# Brain teaser Interview Questions

interview questions shared by candidates

## Brain teaser Interview Questions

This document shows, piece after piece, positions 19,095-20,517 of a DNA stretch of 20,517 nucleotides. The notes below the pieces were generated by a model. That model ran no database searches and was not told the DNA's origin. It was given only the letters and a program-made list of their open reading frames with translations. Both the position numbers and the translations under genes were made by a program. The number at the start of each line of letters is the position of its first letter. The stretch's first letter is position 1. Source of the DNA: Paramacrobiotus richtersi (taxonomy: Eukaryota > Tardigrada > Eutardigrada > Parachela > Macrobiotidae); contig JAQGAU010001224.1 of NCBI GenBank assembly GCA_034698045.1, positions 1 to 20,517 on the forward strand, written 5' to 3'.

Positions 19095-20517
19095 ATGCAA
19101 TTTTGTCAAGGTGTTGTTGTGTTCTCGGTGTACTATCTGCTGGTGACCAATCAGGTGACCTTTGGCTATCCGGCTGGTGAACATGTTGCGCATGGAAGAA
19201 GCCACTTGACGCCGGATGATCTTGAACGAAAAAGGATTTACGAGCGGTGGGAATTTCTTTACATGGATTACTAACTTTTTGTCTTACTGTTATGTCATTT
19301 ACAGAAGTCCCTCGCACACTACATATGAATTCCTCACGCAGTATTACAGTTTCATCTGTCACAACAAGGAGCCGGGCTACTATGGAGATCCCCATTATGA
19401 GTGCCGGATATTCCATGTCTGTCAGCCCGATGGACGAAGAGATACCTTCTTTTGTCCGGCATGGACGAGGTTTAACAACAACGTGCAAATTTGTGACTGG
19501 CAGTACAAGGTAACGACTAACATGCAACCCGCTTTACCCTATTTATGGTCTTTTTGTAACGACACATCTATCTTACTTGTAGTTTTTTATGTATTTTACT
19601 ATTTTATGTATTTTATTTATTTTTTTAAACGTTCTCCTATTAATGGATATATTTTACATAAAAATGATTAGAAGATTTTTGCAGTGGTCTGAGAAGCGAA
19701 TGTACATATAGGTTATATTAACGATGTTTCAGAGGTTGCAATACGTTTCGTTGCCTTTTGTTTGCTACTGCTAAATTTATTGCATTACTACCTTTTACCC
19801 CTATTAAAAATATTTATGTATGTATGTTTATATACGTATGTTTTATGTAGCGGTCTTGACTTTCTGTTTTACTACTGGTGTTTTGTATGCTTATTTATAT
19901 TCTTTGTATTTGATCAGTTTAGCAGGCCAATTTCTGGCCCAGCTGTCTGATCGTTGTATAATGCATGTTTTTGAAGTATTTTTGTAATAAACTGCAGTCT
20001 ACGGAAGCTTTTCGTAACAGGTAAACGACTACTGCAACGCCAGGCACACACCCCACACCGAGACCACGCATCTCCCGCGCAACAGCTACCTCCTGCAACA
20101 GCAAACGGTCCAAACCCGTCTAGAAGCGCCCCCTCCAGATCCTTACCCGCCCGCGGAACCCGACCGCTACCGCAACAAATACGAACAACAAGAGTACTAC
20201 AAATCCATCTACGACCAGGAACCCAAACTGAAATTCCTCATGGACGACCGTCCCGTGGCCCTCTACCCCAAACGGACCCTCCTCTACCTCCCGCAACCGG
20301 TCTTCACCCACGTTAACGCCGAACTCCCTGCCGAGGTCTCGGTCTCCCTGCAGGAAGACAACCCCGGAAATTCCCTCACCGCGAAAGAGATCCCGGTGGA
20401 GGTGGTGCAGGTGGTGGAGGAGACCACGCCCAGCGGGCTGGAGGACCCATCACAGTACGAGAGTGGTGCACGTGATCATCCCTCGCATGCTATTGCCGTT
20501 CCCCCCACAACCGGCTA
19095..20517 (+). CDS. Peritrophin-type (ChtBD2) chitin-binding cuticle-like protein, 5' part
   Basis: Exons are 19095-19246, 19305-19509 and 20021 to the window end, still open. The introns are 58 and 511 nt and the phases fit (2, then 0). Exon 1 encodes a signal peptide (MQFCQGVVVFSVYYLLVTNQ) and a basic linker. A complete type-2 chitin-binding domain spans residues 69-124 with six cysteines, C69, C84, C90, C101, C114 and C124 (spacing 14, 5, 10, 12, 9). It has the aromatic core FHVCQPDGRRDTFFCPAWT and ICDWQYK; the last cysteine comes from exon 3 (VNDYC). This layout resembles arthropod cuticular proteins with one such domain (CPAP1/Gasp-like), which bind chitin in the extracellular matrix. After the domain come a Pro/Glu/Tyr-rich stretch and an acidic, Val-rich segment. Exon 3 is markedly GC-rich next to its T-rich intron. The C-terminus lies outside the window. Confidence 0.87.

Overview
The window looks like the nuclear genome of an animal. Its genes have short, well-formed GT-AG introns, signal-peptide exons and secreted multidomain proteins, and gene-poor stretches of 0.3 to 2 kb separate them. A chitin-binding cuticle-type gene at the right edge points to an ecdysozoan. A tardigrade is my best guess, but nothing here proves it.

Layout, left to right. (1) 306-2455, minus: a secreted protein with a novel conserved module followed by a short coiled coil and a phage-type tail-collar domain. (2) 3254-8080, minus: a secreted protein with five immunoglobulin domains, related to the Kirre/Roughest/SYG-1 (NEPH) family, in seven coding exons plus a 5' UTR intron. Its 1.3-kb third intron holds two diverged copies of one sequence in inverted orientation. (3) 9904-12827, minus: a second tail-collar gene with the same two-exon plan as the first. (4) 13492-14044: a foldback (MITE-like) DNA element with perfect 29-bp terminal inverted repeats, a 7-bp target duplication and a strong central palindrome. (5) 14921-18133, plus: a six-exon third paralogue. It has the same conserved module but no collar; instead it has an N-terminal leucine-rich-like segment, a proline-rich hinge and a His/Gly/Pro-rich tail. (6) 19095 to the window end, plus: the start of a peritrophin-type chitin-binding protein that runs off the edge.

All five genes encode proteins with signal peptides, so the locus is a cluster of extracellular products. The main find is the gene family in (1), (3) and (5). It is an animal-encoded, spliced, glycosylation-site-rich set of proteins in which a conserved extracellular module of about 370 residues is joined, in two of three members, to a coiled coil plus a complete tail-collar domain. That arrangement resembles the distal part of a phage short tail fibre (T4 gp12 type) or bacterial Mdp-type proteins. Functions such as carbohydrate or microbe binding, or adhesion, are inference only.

### Manager at Amazon was asked...